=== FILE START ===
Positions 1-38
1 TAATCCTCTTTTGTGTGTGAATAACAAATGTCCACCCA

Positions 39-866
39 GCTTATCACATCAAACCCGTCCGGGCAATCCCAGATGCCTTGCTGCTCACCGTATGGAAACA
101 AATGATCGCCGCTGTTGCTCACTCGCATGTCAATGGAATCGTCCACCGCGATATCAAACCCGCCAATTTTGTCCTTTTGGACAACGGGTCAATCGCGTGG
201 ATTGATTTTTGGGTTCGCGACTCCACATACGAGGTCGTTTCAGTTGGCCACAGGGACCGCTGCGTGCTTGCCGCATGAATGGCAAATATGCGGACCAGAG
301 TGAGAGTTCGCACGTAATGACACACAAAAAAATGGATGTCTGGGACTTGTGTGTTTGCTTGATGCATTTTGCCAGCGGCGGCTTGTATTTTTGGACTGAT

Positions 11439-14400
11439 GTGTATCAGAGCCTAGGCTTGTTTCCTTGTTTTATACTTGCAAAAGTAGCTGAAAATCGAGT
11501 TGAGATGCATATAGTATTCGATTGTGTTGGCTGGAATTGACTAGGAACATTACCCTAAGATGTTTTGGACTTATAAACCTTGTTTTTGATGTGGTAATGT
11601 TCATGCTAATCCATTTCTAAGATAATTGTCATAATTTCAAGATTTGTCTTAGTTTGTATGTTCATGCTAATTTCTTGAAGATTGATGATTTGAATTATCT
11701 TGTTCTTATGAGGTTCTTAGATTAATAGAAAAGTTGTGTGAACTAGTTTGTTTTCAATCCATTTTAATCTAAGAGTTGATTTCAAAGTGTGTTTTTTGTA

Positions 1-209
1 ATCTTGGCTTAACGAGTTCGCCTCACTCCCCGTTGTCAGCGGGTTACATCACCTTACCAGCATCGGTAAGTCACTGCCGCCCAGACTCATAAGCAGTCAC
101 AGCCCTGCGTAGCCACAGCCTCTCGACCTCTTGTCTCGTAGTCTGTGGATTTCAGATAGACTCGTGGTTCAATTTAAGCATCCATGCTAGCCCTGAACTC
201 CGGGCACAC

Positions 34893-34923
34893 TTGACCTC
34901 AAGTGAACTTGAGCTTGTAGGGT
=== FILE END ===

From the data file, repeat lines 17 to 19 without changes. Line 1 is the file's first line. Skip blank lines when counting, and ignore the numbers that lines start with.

Positions 34893-34923
34893 TTGACCTC
34901 AAGTGAACTTGAGCTTGTAGGGT